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Latest attempt to form Israeli emergency government fails
Three Palestinians killed in new clashes with Israeli soldiers
JERUSALEM (CNN) -- A two-hour meeting Sunday between Israeli Prime Minister Ehud Barak and Ariel Sharon, the right-wing leader of the opposition Likud party, failed to produce an emergency government designed to strengthen Barak's shaky hold on power and perhaps save the Mideast peace process.
The two men met to discuss the proposal, as three Palestinians were killed Sunday in continuing fighting on the West Bank and Gaza.
An alliance between Barak and Sharon is bitterly opposed by Palestinians because of Sharon's hard-line stance on the peace process. Including Sharon in the government could avert a call from Barak's political opponents to dissolve parliament and call for new elections for prime minister.
"So far there (have been) no decisions on our side," Israeli Cabinet Minister Amnon Lipkin-Shahak told CNN. "We're not going to have an emergency government ... at least not in the coming few days."
Barak had indicated earlier that he was moving closer to forming the coalition, although Sunday's talks produced no agreement. It was unclear if any future meetings between Barak and Sharon had been scheduled.
Barak holds only 30 seats in the 120-member Knesset and an alliance with Sharon's party would give him enough added support to maintain power.
However, Israel's smaller religious parties, including Shas -- which has refused to join Barak's proposed government -- said they would not work against Barak during the Israeli-Palestinian clashes. Religious party leaders referred to the stance as a safety net for Barak.
Palestinians and left-wing Israelis have warned that allowing Sharon in the government would deal a fatal blow to the peace process.
"If Mr. Sharon is in the government, we all know the peace process will be over," Saeb Erakat, chief Palestinian negotiator told CNN. "Now it's up to Mr. Barak to take the real road for peace and tell the Palestinians -- who are his neighbors -- he has no interest in killing us." Erakat called on Barak to end Israel's "occupation of Palestinian territory."
Arafat: 'Our people will remain steadfast'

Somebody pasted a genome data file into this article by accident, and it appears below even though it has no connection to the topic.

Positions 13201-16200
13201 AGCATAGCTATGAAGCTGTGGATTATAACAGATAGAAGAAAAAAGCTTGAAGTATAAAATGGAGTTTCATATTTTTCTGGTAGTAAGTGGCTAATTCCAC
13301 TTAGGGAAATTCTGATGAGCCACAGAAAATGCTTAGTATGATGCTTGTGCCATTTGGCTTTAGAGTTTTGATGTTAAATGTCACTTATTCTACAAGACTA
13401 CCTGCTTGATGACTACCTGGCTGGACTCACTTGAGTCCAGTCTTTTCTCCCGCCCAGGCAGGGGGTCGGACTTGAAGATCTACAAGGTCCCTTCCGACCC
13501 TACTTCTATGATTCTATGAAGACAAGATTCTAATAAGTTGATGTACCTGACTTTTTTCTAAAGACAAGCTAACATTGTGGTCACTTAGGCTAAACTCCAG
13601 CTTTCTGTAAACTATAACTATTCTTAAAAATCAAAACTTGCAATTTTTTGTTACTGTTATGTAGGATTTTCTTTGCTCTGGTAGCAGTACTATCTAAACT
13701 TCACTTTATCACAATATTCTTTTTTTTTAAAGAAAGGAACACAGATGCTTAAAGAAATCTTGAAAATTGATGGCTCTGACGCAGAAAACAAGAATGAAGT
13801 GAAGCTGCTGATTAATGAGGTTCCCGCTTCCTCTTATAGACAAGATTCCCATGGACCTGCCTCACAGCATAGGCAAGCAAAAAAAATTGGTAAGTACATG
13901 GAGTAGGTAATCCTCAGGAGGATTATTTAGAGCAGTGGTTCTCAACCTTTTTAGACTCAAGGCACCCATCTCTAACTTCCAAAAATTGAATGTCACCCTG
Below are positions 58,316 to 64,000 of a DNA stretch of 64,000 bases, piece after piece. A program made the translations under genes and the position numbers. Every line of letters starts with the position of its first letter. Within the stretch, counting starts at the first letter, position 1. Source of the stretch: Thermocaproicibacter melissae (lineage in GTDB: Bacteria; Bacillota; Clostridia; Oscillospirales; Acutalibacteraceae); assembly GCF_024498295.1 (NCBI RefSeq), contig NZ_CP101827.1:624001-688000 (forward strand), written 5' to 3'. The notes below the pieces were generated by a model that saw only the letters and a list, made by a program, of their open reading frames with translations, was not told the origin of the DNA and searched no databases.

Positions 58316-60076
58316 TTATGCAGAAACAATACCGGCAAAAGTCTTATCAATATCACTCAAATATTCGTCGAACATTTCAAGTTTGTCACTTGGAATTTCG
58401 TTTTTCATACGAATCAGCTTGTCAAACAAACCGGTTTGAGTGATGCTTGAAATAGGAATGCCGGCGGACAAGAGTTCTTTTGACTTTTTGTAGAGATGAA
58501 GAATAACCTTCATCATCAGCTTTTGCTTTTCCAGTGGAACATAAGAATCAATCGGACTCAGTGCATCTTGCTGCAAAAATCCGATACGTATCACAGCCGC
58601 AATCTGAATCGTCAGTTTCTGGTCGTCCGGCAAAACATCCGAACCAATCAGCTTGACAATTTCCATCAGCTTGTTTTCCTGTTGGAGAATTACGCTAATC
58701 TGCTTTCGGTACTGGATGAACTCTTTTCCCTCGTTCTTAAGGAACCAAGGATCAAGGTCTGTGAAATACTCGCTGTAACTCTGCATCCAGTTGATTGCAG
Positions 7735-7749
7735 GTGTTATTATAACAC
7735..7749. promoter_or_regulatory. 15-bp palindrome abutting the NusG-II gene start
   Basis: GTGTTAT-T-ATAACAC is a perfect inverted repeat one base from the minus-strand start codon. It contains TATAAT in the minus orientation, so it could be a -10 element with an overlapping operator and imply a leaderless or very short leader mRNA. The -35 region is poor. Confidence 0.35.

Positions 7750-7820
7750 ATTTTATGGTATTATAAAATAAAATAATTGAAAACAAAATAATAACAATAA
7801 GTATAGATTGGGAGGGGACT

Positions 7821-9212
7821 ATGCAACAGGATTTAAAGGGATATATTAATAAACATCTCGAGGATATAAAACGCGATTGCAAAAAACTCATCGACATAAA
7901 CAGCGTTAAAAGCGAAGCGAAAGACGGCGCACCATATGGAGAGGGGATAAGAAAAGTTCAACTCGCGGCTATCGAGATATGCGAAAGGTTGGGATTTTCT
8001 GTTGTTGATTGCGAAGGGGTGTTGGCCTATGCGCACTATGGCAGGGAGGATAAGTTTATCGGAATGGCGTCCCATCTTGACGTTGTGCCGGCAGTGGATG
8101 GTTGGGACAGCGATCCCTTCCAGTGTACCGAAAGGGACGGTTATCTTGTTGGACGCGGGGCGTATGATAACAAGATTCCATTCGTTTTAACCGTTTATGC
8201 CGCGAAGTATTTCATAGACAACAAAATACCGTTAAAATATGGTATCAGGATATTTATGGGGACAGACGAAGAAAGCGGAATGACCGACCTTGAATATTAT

Speaking Sunday at the dedication of a new Palestinian hospital, Palestinian Authority President Yasser Arafat declared he would continue to fight for Palestinian control of Jerusalem.
"Our people will remain steadfast until a boy or a girl holds the flag of Palestine over Jerusalem, the capital of our Palestinian state," Arafat said.
Both Israel and the Palestinians claim Jerusalem as their traditional capital.
Continued fighting Sunday
Scattered Israeli-Palestinian clashes were reported Sunday near the West Bank towns of Ramallah and Nablus as well as the Karni border crossing between Israel and Gaza.
There, fighting broke out after Israeli tanks arrived to open a road to a nearby Jewish settlement, killing a Palestinian man.
Tanks fired live ammunition at about 200 Palestinian demonstrators, wounding at least six people, including a Palestinian policeman, according to Palestinian security sources.
In the Gaza town of Rafah, a young Palestinian boy was wounded in the fighting and declared brain dead.
In the West Bank town of Nablus, two Palestinians were shot and killed during clashes with Israeli soldiers.
Another Palestinian died Sunday in Nablus from injuries suffered during clashes on Friday. In all, at least 149 people have died in the fighting, most of them Palestinians.
Earlier Sunday, along the Israeli-Lebanese border, Israeli soldiers were fired upon from unidentified gunmen on the north side of the border, according to Israeli security sources. It was the second such incident along the border in the past week.
At the Palestinian-controlled airport in Gaza, 20 Palestinians injured in the fighting flew to Baghdad, Iraq, for medical treatment.
Arafat seeks alliances
Like Barak, Arafat also has sought an alliance with a more extreme group. Palestinian officials confirmed that Arafat has forged a political truce with Hamas, a militant Islamic opposition group.
Ziad Abu Zayyad, a Palestinian cabinet minister, said the alliance "was aimed to contain all the Palestinian factors and to guarantee harmony between their behavior and the behavior of the Palestinian Authority."
"Indirectly this will help prevent any operation by these people to sabotage and undermine our plans and our strategic interests," he said.
Arafat's Fatah organization Sunday passed out leaflets calling for an intensification of the so-called Palestinian Intifada, or uprising.
Barak's political challenge
Israel has suspended talks with the Palestinians and has said it will not renew them until the violence ends.
Both Israel and the Palestinians blame each other for the continued fighting, which began September 28 after Sharon visited a site in east Jerusalem that is holy to both Muslims and Jews. Palestinians said Sharon had "defiled" the site, while Sharon said Palestinians were using his visit there as an excuse to fight with Israeli soldiers.
Sharon has stated that he is against giving Palestinians any form of sovereignty over any part of Jerusalem.
In addition, he also opposes the removal of Jewish settlements in the Palestinian-controlled areas of the West Bank and Gaza. Sharon supports demilitarization of those areas, but opposes the return to Palestinian territories of hundreds of thousands of Palestinian refugees living in camps in Lebanon and Jordan.
Israelis, Palestinians mark one month of clashes
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